The Bust of Nefertiti


During a 1912 dig along the banks of the Nile some 480 kilometers south of Cairo, an Egyptian worker uncovered what can be considered one of the most significant finds in the history of Egyptology. What exactly was this find? A 3,300-year-old limestone bust of an ancient queen, complete with a flat-topped crown. The queen depicted in this striking bust is Nefertiti, 14th century queen of Egypt and wife of Pharaoh Akhenaten.

More than a hundred years after this amazing find, Blair Stover takes a look at one of the most famous symbols of Egyptology, who Nefertiti was, and her influence that remains today, thanks to this iconic bust.

Regarded as a symbol of timeless beauty – which is fitting, as “Nefertiti” means “the beautiful one has come” – the bust symbolizes the strength of Nefertiti that goes far beyond her image’s distinguished cheekbones, high neck, and steady eyes. Born outside of the royal family, Nefertiti married Amenhotep IV, who acquired vast riches from his father, Amenhotep III.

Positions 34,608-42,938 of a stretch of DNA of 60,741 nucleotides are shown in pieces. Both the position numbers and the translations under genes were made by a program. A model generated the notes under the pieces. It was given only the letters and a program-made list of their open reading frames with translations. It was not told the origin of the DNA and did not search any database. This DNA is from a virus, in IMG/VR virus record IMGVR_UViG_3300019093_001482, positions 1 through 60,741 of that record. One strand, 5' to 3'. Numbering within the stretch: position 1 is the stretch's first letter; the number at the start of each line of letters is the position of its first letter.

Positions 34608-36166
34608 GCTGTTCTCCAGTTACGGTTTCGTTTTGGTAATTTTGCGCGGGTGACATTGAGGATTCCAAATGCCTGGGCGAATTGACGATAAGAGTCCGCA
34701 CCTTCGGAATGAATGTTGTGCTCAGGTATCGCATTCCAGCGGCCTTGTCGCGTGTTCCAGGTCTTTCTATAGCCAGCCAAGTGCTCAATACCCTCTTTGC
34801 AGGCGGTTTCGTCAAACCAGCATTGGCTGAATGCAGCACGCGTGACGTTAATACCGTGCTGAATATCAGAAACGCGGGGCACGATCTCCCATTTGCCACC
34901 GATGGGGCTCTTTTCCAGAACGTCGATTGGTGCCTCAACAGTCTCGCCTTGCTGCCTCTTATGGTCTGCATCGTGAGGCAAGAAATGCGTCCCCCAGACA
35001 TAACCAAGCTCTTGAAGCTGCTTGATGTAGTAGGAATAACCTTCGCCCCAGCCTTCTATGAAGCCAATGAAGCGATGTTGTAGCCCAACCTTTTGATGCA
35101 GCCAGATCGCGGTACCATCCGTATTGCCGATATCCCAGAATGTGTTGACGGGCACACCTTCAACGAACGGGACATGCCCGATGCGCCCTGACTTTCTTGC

Amenhotep IV acquired the name Akhenaten after he favored the worship of one figure, Aten, a god represented as a sun disk. His move to worship only one figure meant he and his wife arguably became the world’s first monotheists, a far cry from those days of polytheism. In that vein, Nefertiti became a symbol of modernity and a figure who may have ruled after his husband’s death.

Today, Nefertiti’s bust remains a vivid symbol of their reign and the modern ideals that evolved with it. The bust now sits as the centerpiece of a Berlin exhibition on its discovery, as German archaeologist Ludwig Borchardt was in charge of the Nefertiti excavation. Her presence unlocks mysteries about the time of her husband’s rule, as well as sheds light on Egyptology as a whole.

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